‘Water reform in Australia has stopped!’ Not my words, but those of Prof John Williams, founding member of the Wentworth Group of Concerned Scientists, opening his keynote dinner address at the recent Goyder Institute Water Forum. He got the attention of the audience of water professionals in an instant! His audience had all been a part of the water reform agenda as far back as 1994, when the first national guidelines were agreed, and since 2004 when the National Water Initiative was signed. The Millenium drought and the crisis in the Murray-Darling Basin led to the Water Act 2007 and the Murray-Darling Basin Plan, as well as the National Water Commission.
On the basis of the National Water Initiative, Australia proudly proclaimed itself a world leader in water reform, and has hosted dozens of international delegations wanting to learn from our experience, as well as taking our ‘know-how’ overseas. The National Water Commission coordinated ground-breaking work on water trading, water efficiency, improved irrigation technologies, more efficient governance and sound water planning. The existence of the water trading market saved many communities in the drought, allowing holders of annual allocations to decide not to plant annual crops but to sell their water to farmers with permanent plantings which needed to be kept alive. While there was significant bankruptcy and farm closure during the drought, many irrigators were able to adjust their operations and overall production value stayed at a similar level to pre-drought, using approximately 30% of water volume, indicating room for major efficiencies in future water use.
The National Water Commission was required to undergo assessment every two years, and publish a report card. Its final report card to the Australian Government in 2014 anticipated the next phase of reform work and called on the government to build on the good groundwork achieved by re-committing to the major work still needed to wind back over-allocation of water resources, to promote efficiency of urban water design and re-use, to include mining impacts on groundwater and to include the impacts of climate change, which is predicted to significantly reduce volumes of available water in the future. Instead, the Australian Government disbanded the National Water Commission, split its functions across several departments and disbanded the CoAG Standing Council on Agriculture and Water.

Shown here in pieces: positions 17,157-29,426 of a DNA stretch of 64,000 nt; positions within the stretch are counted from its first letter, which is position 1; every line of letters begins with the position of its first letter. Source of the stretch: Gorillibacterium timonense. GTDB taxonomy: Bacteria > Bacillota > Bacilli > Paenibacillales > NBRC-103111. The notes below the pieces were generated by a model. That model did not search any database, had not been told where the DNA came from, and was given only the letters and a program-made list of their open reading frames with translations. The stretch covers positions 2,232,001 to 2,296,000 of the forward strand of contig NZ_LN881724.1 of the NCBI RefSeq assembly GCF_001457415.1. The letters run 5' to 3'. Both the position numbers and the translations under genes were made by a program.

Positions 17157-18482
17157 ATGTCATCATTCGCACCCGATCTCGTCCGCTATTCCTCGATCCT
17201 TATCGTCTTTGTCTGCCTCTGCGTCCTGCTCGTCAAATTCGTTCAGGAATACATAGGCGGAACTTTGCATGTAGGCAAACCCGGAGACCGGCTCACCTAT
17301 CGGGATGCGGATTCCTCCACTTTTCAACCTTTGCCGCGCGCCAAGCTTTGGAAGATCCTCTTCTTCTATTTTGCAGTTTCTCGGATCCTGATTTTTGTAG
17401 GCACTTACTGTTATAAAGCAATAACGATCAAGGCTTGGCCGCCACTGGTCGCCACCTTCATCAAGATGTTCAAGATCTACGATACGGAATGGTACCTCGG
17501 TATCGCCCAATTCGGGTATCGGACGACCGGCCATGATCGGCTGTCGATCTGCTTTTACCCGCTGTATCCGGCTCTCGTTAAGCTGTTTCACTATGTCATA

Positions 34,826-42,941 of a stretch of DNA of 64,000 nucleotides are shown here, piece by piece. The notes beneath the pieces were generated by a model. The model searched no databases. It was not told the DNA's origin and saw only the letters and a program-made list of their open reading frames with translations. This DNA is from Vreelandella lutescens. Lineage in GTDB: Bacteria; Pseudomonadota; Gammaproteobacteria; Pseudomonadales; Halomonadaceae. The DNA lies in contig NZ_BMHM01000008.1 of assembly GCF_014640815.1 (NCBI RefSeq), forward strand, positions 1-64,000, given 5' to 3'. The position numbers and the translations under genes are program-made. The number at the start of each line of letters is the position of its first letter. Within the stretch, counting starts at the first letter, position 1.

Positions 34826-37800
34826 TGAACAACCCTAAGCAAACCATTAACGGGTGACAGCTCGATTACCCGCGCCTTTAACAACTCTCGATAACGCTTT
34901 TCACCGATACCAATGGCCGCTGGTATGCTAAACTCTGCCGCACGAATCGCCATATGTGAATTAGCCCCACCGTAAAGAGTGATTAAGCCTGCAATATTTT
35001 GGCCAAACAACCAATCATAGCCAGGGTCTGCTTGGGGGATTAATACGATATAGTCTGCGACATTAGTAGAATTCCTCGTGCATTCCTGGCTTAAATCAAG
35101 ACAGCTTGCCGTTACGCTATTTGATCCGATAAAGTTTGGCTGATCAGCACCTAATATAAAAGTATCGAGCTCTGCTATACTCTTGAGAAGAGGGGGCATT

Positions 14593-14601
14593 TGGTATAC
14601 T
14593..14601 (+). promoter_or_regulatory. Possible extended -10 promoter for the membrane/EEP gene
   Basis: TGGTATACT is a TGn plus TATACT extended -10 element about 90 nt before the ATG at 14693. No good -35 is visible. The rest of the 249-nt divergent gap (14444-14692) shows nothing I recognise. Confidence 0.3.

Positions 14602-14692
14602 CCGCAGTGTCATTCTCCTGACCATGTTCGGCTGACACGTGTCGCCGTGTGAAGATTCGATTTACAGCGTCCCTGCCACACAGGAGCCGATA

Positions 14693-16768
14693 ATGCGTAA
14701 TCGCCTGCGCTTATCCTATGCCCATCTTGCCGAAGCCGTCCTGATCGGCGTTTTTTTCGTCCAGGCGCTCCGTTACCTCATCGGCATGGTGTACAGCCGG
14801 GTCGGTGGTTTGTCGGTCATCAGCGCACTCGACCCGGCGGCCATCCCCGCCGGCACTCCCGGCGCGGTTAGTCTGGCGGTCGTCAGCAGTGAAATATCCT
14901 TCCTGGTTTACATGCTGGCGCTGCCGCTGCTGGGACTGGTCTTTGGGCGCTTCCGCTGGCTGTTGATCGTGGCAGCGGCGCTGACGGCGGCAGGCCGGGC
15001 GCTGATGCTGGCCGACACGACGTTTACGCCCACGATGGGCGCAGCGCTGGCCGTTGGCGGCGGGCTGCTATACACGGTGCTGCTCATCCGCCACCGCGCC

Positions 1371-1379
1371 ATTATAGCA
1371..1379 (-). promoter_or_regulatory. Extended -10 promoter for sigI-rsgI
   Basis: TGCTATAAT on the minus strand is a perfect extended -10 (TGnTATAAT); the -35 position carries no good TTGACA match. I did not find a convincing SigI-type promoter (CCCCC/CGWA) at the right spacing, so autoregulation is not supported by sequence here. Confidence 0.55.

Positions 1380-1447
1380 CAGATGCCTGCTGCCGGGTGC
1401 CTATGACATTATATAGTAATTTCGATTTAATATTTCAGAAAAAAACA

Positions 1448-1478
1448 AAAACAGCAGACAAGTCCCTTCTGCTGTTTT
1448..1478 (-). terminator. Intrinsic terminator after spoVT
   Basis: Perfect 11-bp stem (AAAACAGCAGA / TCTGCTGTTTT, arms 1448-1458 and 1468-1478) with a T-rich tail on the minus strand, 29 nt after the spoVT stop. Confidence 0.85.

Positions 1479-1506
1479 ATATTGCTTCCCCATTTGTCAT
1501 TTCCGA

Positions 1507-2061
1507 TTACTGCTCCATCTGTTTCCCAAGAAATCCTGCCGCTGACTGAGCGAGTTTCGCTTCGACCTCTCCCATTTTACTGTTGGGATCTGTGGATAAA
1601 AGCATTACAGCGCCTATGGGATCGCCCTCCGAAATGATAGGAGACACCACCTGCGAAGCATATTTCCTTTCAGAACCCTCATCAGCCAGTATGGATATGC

red gum saplings thriving under red gums that died in the drought
wetlands have been refreshed by the flood and the rain
In 2006, Prime Minister John Howard and Water Minister Malcolm Turnbull promised $10 billion to fix the problems with water-sharing across Australia, and particularly for the Murray-Darling Basin. In 2017, the draft Murray-Darling Basin Plan is now under attack by upstream irrigators arguing that they will suffer unacceptable pain and hardship if they have to return water to keep the Basin rivers healthy enough to support all communities. The national Water Minister is now also the Agriculture Minister (and the Deputy Prime Minister) and he is supporting the irrigators in his local community over downstream communities. The former Water Minister is now the Prime Minister and says the Deputy Prime Minister is the best man to make the critical decisions around how water is shared in the Murray-Darling Basin. The Murray-Darling Basin Authority is supposed to be independent but has been overwhelmed by critical submissions from upstream irrigation communities claiming dire consequences if they have to give up any water.
The independent voice of the National Water Commission has been closed down. John William’s solution is that we need to fund a new independent body which can oversee a decadal water plan for Australia, with funding for strategic research to support evidence-based planning which incorporates predicted impacts of climate change. national guidelines need to be updated, recycling water for potable re-use needs to be on the agenda and groundwater needs to be managed as an integral and inter-linked part of available water sources.
Nature delivered flood flows in 2010-12 which kick-started recovery, and another brief flood in 2016 has reinforced the growth response. However, there is a very long way to go to repair the lasting damage of the Millenium drought inflicted on river ecosystems which had greatly reduced resilience due to five decades of water extraction. The Murray-Darling Basin still needs water recovery as outlined in the Basin Plan, it is not ‘doing alright’, it is still in recovery mode and needs up to 20 years for seedlings generated by the 2010-12 floods to reach maturity and produce seeds for the next generation.